The creation of dynamic manipulation behaviors for high degree of freedom, mobile robots will allow them to
accomplish increasingly difficult tasks in the field. We are investigating how the coordinated use of the body, legs, and
integrated manipulator, on a mobile robot, can improve the strength, velocity, and workspace when handling heavy
objects. We envision that such a capability would aid in a search and rescue scenario when clearing obstacles from a
path or searching a rubble pile quickly. Manipulating heavy objects is especially challenging because the dynamic forces
are high and a legged system must coordinate all its degrees of freedom to accomplish tasks while maintaining balance.
To accomplish these types of manipulation tasks, we use trajectory optimization techniques to generate feasible open-loop
behaviors for our 28 dof quadruped robot (BigDog) by planning trajectories in a 13 dimensional space. We apply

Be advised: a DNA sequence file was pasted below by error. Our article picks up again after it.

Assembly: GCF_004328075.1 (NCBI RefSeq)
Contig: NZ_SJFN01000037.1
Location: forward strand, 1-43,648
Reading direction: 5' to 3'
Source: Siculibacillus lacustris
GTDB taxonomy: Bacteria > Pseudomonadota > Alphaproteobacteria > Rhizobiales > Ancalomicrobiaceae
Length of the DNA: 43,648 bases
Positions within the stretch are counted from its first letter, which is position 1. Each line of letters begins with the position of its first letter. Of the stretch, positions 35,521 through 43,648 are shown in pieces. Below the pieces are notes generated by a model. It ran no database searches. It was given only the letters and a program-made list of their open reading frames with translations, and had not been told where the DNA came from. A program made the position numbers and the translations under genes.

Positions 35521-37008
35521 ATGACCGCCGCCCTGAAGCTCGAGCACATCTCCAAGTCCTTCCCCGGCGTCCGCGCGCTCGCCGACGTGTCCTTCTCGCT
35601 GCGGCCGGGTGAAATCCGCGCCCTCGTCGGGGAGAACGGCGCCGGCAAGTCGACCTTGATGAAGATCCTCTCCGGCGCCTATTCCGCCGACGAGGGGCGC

the Covariance Matrix Adaptation (CMA) algorithm to solve for trajectories that optimize task performance while also
obeying important constraints such as torque and velocity limits, kinematic limits, and center of pressure location. These
open-loop behaviors are then used to generate desired feed-forward body forces and foot step locations, which enable
tracking on the robot. Some hardware results for cinderblock throwing are demonstrated on the BigDog quadruped
platform augmented with a human-arm-like manipulator. The results are analogous to how a human athlete maximizes
distance in the discus event by performing a precise sequence of choreographed steps.